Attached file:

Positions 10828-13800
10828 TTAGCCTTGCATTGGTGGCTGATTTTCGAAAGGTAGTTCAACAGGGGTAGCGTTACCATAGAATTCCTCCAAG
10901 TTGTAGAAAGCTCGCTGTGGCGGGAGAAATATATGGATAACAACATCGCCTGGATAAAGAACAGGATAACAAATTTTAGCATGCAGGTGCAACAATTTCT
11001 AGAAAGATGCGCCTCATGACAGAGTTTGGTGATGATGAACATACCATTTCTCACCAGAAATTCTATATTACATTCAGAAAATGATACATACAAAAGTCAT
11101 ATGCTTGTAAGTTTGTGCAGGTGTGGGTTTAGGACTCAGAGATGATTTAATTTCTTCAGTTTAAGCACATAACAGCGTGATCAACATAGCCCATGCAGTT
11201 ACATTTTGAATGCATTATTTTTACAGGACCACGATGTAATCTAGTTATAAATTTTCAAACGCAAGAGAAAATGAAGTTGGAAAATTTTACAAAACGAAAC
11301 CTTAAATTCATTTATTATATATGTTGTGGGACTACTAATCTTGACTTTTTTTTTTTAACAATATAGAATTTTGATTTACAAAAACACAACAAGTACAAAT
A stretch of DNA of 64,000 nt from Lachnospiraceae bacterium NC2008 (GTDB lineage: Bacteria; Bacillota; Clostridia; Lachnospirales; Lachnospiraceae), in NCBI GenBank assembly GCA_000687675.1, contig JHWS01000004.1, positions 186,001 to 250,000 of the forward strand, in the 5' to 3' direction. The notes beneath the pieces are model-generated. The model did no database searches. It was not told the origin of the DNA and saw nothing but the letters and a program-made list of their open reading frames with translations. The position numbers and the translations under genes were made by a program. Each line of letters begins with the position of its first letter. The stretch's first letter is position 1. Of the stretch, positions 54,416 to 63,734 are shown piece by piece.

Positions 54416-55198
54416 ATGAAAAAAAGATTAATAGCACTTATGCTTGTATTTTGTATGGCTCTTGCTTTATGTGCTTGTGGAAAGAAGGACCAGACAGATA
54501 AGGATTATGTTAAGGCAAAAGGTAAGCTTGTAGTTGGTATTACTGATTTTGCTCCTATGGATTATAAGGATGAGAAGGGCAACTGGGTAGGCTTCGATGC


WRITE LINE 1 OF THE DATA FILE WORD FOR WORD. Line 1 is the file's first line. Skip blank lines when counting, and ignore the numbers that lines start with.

Positions 10828-13800